By on March 5, 2020

Uber Otto

The former leader of Uber Technologies’ self-driving unit, Anthony Levandowski, filed for Chapter 11 bankruptcy on Wednesday, and it looks to have something to do with the $179 million he’s legally obliged to pay Google. A San Francisco County court decreed the same day that Anthony needs to pay out in order to settle his contract dispute.

In December, it was ruled that Levandowski and Lior Ron violated their agreement with Google when they left the company to start Otto — a rival autonomous vehicle company focused primarily on commercial trucking. Uber purchased Otto in 2017 but Google’s self-driving arm (which evolved into Waymo) claimed Levandowski violated intellectual property laws by stealing trade secrets it owned for Uber. While Ron decided to pay $9.7 million to settle with the tech firm, Anthony held out. He also faces a federal indictment over the alleged intellectual property violation.  (Read More…)

By on December 14, 2017

Uber Otto

Uber Technologies Inc. received quite a bit of publicity when it purchased autonomous semi truck developer Otto in 2016. Still, it saw even more headlines when it became embroiled in a trade secrets lawsuit with Waymo. That case involved files obtained by Anthony Levandowski, former Google engineer and co-founder of the self-driving truck company, who was accused of selling confidential data to Uber (along with his business).

The bad news is that Uber now the subject of a federal investigation and knee-deep in the aforementioned litigation. But the good news is that it appears to have scored a really sweet deal on Otto.  (Read More…)

By on June 23, 2017

self-driving uber advanced tech center autonomous car

It would seem Waymo’s case against Uber is progressing at the latter’s expense. Anthony Levandowski, the former Uber employee at the center of the intellectual property theft, was apparently covered in writing for any legal action taken against for things like… fraud and stealing trade secrets.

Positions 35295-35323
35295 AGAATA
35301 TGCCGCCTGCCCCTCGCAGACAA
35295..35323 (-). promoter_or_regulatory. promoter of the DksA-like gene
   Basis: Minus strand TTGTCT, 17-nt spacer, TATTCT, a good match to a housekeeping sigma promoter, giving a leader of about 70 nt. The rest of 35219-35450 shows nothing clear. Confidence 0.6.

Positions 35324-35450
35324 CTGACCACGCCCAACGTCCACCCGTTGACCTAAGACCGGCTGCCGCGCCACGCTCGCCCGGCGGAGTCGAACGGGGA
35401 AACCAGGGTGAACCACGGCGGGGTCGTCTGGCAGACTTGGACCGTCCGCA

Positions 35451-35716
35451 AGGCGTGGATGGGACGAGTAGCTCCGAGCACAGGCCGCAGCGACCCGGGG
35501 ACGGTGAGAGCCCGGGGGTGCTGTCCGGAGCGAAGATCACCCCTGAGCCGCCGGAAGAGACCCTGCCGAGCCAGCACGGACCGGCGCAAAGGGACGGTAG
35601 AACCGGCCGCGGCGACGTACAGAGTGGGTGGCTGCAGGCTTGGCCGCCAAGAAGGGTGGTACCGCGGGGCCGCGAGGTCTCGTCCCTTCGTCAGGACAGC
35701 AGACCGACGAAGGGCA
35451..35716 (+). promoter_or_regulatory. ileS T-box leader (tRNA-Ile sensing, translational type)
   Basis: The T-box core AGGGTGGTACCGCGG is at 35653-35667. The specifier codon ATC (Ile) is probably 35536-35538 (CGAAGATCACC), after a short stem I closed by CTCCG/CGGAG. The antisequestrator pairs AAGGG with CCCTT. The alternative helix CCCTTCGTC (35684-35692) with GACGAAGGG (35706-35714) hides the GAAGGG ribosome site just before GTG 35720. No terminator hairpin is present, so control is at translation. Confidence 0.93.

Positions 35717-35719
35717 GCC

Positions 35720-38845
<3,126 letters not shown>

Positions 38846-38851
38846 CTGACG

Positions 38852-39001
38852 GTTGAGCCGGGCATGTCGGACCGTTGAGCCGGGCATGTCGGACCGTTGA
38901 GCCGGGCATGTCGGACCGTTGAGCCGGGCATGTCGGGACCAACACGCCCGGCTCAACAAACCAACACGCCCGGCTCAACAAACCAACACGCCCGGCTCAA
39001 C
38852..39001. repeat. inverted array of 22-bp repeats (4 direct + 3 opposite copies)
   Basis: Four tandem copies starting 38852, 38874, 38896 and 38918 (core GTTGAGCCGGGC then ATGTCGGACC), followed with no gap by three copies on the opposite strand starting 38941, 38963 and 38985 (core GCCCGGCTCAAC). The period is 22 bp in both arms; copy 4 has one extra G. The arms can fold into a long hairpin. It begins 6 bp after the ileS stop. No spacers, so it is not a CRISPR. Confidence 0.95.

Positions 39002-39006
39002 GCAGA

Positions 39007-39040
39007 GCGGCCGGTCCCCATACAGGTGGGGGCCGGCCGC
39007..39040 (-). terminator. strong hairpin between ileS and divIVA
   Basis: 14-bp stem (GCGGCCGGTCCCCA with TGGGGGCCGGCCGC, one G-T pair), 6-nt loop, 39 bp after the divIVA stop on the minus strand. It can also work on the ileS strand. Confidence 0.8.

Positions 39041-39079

The clause, which is literally outlined as “Pre-Signing Bad Acts” in the contract, was part of closed documents U.S. District Judge William Alsup previously assumed would be invaluable in progressing the case. Alphabet, which owns Waymo, accused Uber of being complicit in Levandowski’s alleged theft – suggesting the ride-sharing rival intentionally hired him in the hopes he would bring inside information acquired during his tenure at Google. It was a notion Alsup also seemed more than willing to entertain.

“It remains entirely possible that Uber knowingly left Levandowski free to keep that treasure trove of files as handy as he wished [provided he keep the data on his own personal devices], and that Uber willfully refused to tell Levandowski to return the treasure trove to its rightful owner,” the judge said back in May(Read More…)

By on May 12, 2017

self-driving uber advanced tech center autonomous car

Waymo’s lawsuit against Uber Technologies’ alleged theft and usage of autonomous trade secrets is going to trial.

Judge William Alsup ruled Uber could not force the case into private arbitration and is referring the matter to the United States Attorney for a very public investigation.

This is everything the ride-hailing company didn’t want.

(Read More…)

By on April 28, 2017

self-driving uber advanced tech center autonomous car

Anthony Levandowski, the man at the nucleus of Alphabet Inc.’s intellectual property lawsuit against Uber Technologies, has abandoned his position as the team lead for the firm’s autonomous vehicle development.

Uber explained that Levandowski’s new role is less critical and has no authority over the company’s LIDAR technology, which he is accused of stealing from Alphabet’s Waymo when it was still part of Google. Since the lawsuit, Uber has done everything possible to distance itself from the man without outright firing him.  (Read More…)

By on March 28, 2017

uber volvo autonomous

After Friday’s high-speed crash, it’s back to business as usual for Uber’s autonomous programs. Last week, one of the company’s self-driving Volvos was struck by a flesh-piloted crossover — causing Uber to temporarily ground its entire test fleet. With the exception of the wrecked unit, all of those vehicles are now back in action as the business attempts to get on with R&D while simultaneously moving its legal dispute with Waymo out of the public eye.

Meanwhile, Volvo’s 300-million-dollar alliance with the ride-sharing company remains unperturbed. In the crash’s aftermath, Volvo maintained that it would continue to support Uber and preserve the partnership.  (Read More…)

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